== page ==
Aside from burgeoning student enrollments, many colleges and universities are dealing with the fact that a significant portion of existing student housing facilities, both on and off campus, are functionally obsolete. Some haven’t been updated or improved since the 1960s or 1970s, while others are not configured to today’s students’ standards and expectations. (What? We have to share a bathroom? We have to plug into the Internet?) And, increasingly, the quality and availability of student housing is playing into students’ school selections.
At the same time that some schools are investing in or supporting new student housing development as a way to maintain a competitive edge, many student housing firms are eagerly pursuing new development for different reasons. Given the cost of debt capital in today’s low interest rate environment, new development can end up being a better deal than an acquisition or value-add play. In addition, newly developed properties can help boost a portfolio because, in general, new product performs better-at least for the first few years. As one executive put it, there’s a “new-car smell” effect that happens with new properties; there’s buzz and students want to live in the freshest, coolest housing facility-and they are willing to pay for it. Many student housing firms find rents at newly constructed properties come with a premium and that the properties lease up quicker.
However, one of the most significant limitations to new student housing development is site availability. Everyone is searching for that infill piece less than a mile from campus. Prices for those prime sites are also on the rise. This combination of location and price is driving student housing developers to crank up densities, when possible, and many industry executives expect to see more high-rise development going forward.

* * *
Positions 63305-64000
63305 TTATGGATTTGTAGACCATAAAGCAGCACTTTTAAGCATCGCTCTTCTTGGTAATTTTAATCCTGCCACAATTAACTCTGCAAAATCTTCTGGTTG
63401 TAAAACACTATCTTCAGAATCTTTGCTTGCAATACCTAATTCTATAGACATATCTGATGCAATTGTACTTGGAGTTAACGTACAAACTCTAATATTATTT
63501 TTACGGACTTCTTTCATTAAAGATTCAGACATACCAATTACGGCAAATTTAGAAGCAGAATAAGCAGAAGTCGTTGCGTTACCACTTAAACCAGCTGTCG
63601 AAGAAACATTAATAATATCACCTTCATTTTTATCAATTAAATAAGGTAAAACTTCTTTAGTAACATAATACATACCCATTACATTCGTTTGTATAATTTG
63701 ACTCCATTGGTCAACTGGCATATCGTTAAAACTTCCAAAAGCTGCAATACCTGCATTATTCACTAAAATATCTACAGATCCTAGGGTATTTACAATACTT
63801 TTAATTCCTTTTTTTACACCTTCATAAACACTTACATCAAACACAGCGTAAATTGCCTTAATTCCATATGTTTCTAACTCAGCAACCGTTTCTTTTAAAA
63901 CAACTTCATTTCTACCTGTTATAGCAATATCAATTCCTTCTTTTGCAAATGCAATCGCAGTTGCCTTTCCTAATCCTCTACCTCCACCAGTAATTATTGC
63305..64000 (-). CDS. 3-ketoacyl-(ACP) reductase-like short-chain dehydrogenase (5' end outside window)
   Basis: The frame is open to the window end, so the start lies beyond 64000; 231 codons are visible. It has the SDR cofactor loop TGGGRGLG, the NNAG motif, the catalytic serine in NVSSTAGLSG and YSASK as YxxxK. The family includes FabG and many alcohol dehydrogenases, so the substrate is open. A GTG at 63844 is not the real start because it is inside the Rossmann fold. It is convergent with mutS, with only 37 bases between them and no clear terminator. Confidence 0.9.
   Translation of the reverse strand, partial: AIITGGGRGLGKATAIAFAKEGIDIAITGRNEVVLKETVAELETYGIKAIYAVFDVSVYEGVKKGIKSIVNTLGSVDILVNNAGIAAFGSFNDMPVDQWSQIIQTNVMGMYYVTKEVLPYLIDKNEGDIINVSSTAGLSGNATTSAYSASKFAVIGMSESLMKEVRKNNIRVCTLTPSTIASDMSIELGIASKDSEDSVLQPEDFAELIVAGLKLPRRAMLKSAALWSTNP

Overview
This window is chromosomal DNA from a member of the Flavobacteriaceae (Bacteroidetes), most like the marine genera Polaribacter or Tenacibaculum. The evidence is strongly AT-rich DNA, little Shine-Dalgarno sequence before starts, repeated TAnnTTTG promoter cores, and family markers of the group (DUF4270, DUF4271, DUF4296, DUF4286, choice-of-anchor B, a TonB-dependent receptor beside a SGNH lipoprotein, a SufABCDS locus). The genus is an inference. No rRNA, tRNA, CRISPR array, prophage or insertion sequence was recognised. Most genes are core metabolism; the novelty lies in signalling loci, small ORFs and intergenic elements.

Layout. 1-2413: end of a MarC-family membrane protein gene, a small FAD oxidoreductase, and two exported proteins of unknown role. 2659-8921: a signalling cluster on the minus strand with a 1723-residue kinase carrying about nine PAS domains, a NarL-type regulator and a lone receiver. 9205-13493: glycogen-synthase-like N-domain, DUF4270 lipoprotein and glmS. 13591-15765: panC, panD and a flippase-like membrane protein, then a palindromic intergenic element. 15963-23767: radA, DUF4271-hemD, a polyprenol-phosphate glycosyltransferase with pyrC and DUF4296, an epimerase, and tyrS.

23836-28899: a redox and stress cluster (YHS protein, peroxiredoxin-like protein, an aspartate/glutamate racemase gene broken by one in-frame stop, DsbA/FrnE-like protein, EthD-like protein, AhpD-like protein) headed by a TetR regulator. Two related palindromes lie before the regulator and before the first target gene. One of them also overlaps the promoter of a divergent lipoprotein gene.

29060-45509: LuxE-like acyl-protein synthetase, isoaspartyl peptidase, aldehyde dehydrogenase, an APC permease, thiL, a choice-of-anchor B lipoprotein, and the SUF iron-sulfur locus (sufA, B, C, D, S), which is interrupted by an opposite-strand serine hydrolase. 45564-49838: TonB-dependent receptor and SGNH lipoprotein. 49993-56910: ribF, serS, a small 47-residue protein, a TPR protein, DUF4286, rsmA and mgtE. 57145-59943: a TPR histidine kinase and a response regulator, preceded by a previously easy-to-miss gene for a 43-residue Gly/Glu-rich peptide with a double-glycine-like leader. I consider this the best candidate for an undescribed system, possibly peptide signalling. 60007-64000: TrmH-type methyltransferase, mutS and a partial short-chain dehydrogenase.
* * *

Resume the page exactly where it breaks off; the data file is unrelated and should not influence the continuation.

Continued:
That’s not to say that townhome or cottage communities, typically located one to two miles from campus, are totally dead. The product in these communities tends to offer features such as en-suite bathrooms or private outdoor space (think porches or decks) that many students want. Wes Rogers, president and CEO of Landmark Properties, says two-thirds of the company’s pipeline is cottage deals; however, he cautions that the company’s product mix is likely to change going forward because good sites are getting harder to find every day.
But one thing that is changing across the product spectrum is that community clubhouses are going much higher end. (Click here to view a presentation with some great examples.) Beyond just pools, apartment developers are adding unique sports and entertainment facilities such as racquetball courts, upgraded fitness centers and even spa amenities like mani-pedi stations. Consequently, development costs are rising. Rogers said his company used to build clubhouses for roughly $95 a square foot, but with the added amenities, it’s closer to $130 a square foot now.
The uptick in new development activity is giving some industry executives a little heartburn as they evaluate demand against the pace at which new supply is coming to market. One executive estimated that there were 3,500 new units currently under construction; more concerning are the number of approved but not-yet-started projects that could add as many as 10,000 additional new units to the student housing supply.
Education Realty Trust’s Churchey agreed that the supply was perhaps just a little lumpy. “2012 looks like supply might be a little ahead of demand, but 2013 and 2014 might look like equilibrium,” he said.
However, Nathan Collier, chairman of Collier Companies, was more certain in his diagnosis of a supply-demand imbalance. “I see a consistent cycle of overbuilding,” he said. “I’ve been in the market for 40 years, and I’ve never seen a 10-year period without an economic downturn in it. But in the past 10 years, I’ve never seen a pro forma with one in it. The math just doesn’t work.”